Updated: November 2, 2020 4:03:10 pm
Before the Covid-19 pandemic, Mumbai teemed with street vendors who provided a variety of services in the city’s informal economy. From ear cleaners to roadside bone-setters, to barbers who used to operate from under the shade of trees — the pandemic has hit the hardest businesses that operate beyond government oversight and without labour protection.
The Indian Express takes a look at what has happened to such workers, who used to add so much to Mumbai’s life.
# Harish Thakur (69) and Latika Thakur (65)
Occupation: Sell corn cobs at Aksa beach, Malad
# Daily income pre-lockdown: Rs 1,200
# Daily income now: Rs 200
For Harish and wife Latika, the beach has been the epicentre of their lives for as long as they remember — at least 35 years worth of sunsets. During the last six months of the lockdown, their little cart was parked outside their house in Aksa village, a 10-minute walk from the beach. It’s been only two weeks that the couple have resumed their daily schedule — arriving at the beach by 3 pm, and wrapping up after 8 pm.
While the number of visitors has started to swell gradually, their business hasn’t picked up. Earlier, the couple wouldn’t be able to spare a minute while at work. “On weekdays, it used to bring us about Rs 1,200 each. On weekends, it used to be much more,” Harish recalls.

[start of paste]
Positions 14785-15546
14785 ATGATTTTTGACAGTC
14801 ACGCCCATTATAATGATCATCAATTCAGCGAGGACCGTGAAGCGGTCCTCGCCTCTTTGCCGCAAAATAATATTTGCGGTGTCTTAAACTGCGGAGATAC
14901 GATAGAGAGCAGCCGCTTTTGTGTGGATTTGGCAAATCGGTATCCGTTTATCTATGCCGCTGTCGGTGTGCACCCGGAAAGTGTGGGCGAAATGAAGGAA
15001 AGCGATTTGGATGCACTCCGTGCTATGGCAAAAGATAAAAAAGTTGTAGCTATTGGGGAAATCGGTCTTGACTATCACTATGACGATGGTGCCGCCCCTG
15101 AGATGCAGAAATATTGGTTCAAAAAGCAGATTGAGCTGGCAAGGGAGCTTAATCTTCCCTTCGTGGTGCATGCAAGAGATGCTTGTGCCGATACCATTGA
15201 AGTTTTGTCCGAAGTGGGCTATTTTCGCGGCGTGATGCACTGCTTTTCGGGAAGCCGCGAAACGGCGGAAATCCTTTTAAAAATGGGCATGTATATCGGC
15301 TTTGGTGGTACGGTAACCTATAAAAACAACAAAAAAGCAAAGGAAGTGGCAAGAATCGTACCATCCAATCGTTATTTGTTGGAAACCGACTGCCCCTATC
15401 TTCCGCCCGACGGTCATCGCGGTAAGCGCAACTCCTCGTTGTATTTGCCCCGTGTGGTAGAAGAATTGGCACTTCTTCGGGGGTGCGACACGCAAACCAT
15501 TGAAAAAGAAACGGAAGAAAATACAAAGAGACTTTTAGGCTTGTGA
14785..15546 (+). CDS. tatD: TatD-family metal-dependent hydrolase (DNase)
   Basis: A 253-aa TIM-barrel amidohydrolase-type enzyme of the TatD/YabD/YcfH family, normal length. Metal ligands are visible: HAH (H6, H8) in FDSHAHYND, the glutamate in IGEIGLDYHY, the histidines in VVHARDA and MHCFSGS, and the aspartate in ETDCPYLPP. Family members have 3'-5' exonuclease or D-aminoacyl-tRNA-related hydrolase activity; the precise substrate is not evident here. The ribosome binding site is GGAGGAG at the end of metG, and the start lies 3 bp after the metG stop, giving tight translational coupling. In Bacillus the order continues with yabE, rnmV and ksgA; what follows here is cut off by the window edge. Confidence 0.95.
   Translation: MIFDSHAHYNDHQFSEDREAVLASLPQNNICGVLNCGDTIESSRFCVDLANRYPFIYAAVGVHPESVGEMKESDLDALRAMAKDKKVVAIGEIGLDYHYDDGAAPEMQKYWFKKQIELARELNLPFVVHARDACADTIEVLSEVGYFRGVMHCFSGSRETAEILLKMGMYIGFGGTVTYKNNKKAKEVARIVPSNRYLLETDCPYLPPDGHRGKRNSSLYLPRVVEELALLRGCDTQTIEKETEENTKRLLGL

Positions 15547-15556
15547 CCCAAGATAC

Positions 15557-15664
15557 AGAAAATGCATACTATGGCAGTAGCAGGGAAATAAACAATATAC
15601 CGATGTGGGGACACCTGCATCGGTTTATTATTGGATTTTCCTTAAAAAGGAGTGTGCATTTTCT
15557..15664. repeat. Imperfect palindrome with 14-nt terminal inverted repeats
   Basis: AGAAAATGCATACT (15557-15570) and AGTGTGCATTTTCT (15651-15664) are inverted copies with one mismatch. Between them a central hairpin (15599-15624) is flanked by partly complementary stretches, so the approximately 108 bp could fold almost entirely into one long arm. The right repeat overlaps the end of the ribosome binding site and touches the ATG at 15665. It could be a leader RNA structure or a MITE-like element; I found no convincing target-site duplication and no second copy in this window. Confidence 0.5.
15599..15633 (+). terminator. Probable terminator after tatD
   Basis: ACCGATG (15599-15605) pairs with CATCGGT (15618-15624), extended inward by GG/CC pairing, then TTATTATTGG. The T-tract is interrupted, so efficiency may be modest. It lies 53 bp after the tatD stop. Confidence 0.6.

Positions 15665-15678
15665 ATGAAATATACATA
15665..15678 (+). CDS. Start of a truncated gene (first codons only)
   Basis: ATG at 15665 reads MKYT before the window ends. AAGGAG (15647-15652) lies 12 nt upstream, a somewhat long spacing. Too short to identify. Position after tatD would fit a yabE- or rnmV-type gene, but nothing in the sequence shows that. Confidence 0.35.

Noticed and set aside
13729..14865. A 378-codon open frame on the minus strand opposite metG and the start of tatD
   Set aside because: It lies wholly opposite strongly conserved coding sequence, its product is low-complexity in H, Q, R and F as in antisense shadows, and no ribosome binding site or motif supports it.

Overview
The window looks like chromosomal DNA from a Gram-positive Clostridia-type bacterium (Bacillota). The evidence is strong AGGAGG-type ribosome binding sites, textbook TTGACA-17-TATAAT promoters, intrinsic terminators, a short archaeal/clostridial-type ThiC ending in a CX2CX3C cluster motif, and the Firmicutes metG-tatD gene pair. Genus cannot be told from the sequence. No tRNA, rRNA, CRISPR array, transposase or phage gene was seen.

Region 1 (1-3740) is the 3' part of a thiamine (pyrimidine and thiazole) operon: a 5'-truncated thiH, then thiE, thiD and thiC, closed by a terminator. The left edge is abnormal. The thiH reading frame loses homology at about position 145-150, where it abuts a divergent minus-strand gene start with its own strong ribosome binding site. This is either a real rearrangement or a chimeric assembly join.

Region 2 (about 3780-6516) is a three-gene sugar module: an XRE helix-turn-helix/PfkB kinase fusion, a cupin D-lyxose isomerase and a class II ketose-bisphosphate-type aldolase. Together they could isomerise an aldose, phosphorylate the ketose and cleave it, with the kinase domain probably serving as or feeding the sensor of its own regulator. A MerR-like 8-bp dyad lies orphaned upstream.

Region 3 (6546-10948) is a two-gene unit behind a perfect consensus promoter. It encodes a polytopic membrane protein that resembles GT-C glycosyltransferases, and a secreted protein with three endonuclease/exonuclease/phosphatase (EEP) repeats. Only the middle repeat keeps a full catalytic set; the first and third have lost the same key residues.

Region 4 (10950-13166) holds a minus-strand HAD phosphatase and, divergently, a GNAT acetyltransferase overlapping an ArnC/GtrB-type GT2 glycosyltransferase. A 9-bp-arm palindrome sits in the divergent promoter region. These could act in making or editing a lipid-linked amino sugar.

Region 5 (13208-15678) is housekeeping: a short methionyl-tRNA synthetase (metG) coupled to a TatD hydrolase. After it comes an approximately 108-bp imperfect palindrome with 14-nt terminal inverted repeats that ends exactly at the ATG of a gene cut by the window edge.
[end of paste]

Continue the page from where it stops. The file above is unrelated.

They hadn’t imagined that the prevalence of coronavirus would deem their cobs “unsafe”. “Now, we just can’t tell how much we earn. Maybe Rs 200 to Rs 300. People come to the beach but avoid eating or drinking. We have sold about five cobs since morning,” Harish says.
The couple also rent out a crate of mats to visitors at Rs 50 each. Those mats lie in their thin plastic covers for the whole day now.
# Bindu Gupta (38)
Occupation: Sells flowers outside temple at Charkop, Kandivali
# Daily income pre-lockdown: Rs 700
# Daily income now: Rs 300
It was late last year when Bindu was diagnosed with breast cancer. Her left breast surgically removed, she was on a consistent cycle of chemotherapy when the lockdown was imposed. The advice of undergoing two chemo sessions a month at a hospital in Mumbai Central became impossible. “Doctors at the hospital prescribed me medicines. Now, Rs 7,000 a month is spent procuring them,” she says.
When Bindu returned to her usual spot outside Mataji mandir at Ekta Nagar during Ganpati season, she’d been hopeful of reviving her small set-up with her husband. Ganpati festival, however, remained low-key, and the temples haven’t yet been allowed to open.
“I have stopped keeping account of the loss we have been incurring. We bring roses, marigolds and garlands worth Rs 500 now, and cannot sell that much even over two days, after which they can only be thrown in the dump,” says Bindu.
The work that used to earlier run her household now barely manages to feed the couple and their three children. “At least on coming here, I meet people. This alone is a reason to work,” she says.
# Vinod Prajapati (33)
Occupation: Sells sugarcane juice in Bandra West
# Daily income pre-lockdown: Rs 3,000
# Daily income now: Rs 500
The glasses have been replaced with disposable paper cups and BMC has now pasted a small poster on his sugarcane juice cart, which exhorts all customers to compulsorily wear masks.